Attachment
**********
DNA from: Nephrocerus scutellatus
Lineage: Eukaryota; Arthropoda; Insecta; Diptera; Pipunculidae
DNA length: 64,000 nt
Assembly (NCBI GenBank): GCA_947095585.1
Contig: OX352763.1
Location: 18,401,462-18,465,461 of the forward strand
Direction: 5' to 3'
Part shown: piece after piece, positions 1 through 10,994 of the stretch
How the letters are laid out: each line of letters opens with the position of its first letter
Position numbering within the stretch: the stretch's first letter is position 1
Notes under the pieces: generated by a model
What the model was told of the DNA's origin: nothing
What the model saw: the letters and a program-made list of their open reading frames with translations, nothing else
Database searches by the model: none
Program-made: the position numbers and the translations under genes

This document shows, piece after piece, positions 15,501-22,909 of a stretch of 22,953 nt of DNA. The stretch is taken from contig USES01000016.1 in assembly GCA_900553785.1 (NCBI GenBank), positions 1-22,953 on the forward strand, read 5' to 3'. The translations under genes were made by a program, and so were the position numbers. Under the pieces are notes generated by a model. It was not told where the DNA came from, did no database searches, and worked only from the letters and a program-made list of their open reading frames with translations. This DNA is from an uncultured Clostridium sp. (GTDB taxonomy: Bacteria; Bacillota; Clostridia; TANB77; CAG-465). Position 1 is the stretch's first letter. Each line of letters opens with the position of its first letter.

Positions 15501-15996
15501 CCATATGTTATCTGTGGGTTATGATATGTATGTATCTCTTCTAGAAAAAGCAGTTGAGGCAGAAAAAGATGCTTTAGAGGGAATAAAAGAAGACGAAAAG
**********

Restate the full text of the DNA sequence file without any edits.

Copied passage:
DNA from: Nephrocerus scutellatus
Lineage: Eukaryota; Arthropoda; Insecta; Diptera; Pipunculidae
DNA length: 64,000 nt
Assembly (NCBI GenBank): GCA_947095585.1
Contig: OX352763.1
Location: 18,401,462-18,465,461 of the forward strand
Direction: 5' to 3'
Part shown: piece after piece, positions 1 through 10,994 of the stretch
How the letters are laid out: each line of letters opens with the position of its first letter
Position numbering within the stretch: the stretch's first letter is position 1
Notes under the pieces: generated by a model
What the model was told of the DNA's origin: nothing
What the model saw: the letters and a program-made list of their open reading frames with translations, nothing else
Database searches by the model: none
Program-made: the position numbers and the translations under genes

This document shows, piece after piece, positions 15,501-22,909 of a stretch of 22,953 nt of DNA. The stretch is taken from contig USES01000016.1 in assembly GCA_900553785.1 (NCBI GenBank), positions 1-22,953 on the forward strand, read 5' to 3'. The translations under genes were made by a program, and so were the position numbers. Under the pieces are notes generated by a model. It was not told where the DNA came from, did no database searches, and worked only from the letters and a program-made list of their open reading frames with translations. This DNA is from an uncultured Clostridium sp. (GTDB taxonomy: Bacteria; Bacillota; Clostridia; TANB77; CAG-465). Position 1 is the stretch's first letter. Each line of letters opens with the position of its first letter.

Positions 15501-15996
15501 CCATATGTTATCTGTGGGTTATGATATGTATGTATCTCTTCTAGAAAAAGCAGTTGAGGCAGAAAAAGATGCTTTAGAGGGAATAAAAGAAGACGAAAAG